6 billion Euro market on a yearly basis

Russian fruit and vegetable import increases by 10% in first six months

The Russian import of fresh fruit and vegetables increased by around 10% in the first six months of this year. The import of fresh vegetables from Holland even grew by 14%, but the import of fresh fruit from Holland plummeted for the second year running. On a yearly basis (2012) the Russian import is worth 6 billion Euro, of which 4.4 billion fresh fruit and 1.6 billion fresh vegetables. The value of the import from Holland was 220 million Euro (2012), of which 160 million fresh fruit and 60 million fresh vegetables. (Tables 1 to 4).

3.2 million tonnes of fruit were imported in the first six months of this year. This is 8% more than in the same period last year. 1.5 million vegetables were imported in the period January/ June. This is a growth of 12% compared to the same months in 2012.

Large shifts in the import of apples; a lot more from Poland
Apples and bananas are the two largest imported fruits. The import of apples has grown by 14% in the first half year. There have been large shifts between the suppliers of this product. Western European countries supplied a lot less at the beginning of this year compared to the (beginning of) last year; Italy -51%, Belgium -15%, France -60%, Germany -57% and Holland -54%. A number of ZHR(?) countries also supplied considerably less apples to Russia; Chile -10%, Argentina -7%. More was imported from South Africa and New Zealand. China, as a secondary supplier, was also represented on the Russian market with a significantly smaller imported quantity (-10%). Poland, on the other hand, exported a lot more apples into Russia. Moldavia and Belarus exported also a lot more to Russia (table 6). Bananas mainly come from Ecuador and this is pretty much the only export product from this country to Russia.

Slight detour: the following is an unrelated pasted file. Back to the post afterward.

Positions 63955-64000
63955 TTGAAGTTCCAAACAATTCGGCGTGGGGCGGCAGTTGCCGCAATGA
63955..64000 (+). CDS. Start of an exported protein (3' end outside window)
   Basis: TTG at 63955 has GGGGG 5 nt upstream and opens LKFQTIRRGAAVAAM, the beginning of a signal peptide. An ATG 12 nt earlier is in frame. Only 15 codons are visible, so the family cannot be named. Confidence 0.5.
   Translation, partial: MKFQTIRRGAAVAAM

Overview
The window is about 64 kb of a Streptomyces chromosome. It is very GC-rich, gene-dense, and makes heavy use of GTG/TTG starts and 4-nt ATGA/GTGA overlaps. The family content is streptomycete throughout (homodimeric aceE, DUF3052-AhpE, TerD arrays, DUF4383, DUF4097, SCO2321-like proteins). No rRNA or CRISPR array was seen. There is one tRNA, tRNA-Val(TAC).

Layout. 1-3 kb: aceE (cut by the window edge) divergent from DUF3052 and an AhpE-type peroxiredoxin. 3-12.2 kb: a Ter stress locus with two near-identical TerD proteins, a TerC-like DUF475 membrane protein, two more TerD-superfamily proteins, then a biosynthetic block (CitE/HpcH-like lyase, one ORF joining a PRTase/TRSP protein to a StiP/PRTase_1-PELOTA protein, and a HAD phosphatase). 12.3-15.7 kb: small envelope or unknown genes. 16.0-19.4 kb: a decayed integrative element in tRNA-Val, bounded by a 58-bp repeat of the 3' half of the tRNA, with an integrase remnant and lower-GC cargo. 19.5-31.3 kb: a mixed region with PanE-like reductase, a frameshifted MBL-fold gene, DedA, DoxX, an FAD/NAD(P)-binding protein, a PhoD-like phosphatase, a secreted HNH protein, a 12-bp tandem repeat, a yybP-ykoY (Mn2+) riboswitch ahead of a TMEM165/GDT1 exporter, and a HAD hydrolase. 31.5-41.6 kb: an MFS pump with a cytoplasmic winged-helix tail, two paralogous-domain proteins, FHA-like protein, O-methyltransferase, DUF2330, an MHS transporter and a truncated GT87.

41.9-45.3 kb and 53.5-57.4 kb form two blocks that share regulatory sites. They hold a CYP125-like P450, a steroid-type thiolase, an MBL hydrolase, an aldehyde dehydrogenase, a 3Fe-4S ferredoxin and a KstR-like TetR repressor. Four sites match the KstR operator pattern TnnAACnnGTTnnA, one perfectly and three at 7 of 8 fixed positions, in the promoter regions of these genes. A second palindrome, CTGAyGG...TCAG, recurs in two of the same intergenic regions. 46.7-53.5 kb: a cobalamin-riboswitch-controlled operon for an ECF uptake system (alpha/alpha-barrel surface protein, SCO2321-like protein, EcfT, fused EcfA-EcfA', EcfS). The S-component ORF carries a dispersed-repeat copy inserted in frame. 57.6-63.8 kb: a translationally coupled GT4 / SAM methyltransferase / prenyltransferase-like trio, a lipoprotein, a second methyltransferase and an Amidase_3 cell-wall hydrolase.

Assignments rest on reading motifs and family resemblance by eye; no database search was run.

Soft citrus and oranges are other important products. The import of both grew slightly in the first half of this year (+2%). The import of pears dropped considerably (-15%). The import from Belgium, the most important pear supplier to Russia on a yearly basis, plummeted (-43%). The import of pears from Holland fell even more (-60%). Larger shipments from Argentina, among others, couldn't compensate the total pear import at the beginning of this year (table 7).

A group of producers in the middle of the importing list of fresh fruit shows a strong increase in import in the first half year concerning: lemons (+11%), grapes (+18%), grapefruit (+23%), kiwis (+8%), peaches (+13%), strawberries (+8%) and apricots (+13%). Smaller fruit products of which the import has grown steadily are; avocados, mangos, figs and berries.

As far as fruit suppliers are concerned all important countries are showing significant growth percentages: Ecuador (+16%), Poland (+37%), Egypt+17%), Turkey (+12%) en Argentina (+15%). There is also a group with a decline in import: China (-44%), Spain(-10%) en Morocco(-18%).

More vegetables from Holland and Belgium
Tomatoes are Russia's most important imported vegetable product by far. Around half comes from Turkey. The total tomato import grew slightly in the first half of this year (+4%) but less came from Turkey (-7%). Holland is the sixth largest supplier. According to figures from Russian customs the import from Holland increased by over 10% in the first six months (table 5). Onions (in volume) are the second most important vegetable product. Holland is still the most important supplier, despite the large decline (by half) of supply in 2012. In the first half of the year the import from Holland recovered (+18%) (table 8). We can see something similar happen in the import of carrots from Holland: a decrease in the previous years and a recovery at the beginning of this year (table 9). Cabbage, on the other hand, was imported from Holland even less this year after the strong decline last year (table 10).

In total, Turkey is Russia's largest supplier of fresh vegetables. China is second and Israel is third, just in front of Holland. Poland, fifth on the list, is taking the opportunity to sell more and more fresh fruit and vegetables in Russia (table 3).

A lot less top fruit from Belgium
Belgium mainly supplies top fruit to Russia. The smaller supply of top fruit in the last season explains the strong decline of Belgian export to Russia. The export of fresh vegetables also decline strongly last year (mainly due to less export of carrots). There was a recovery in the first half of this year (table 13).

For more information:
Jan Kees Boon

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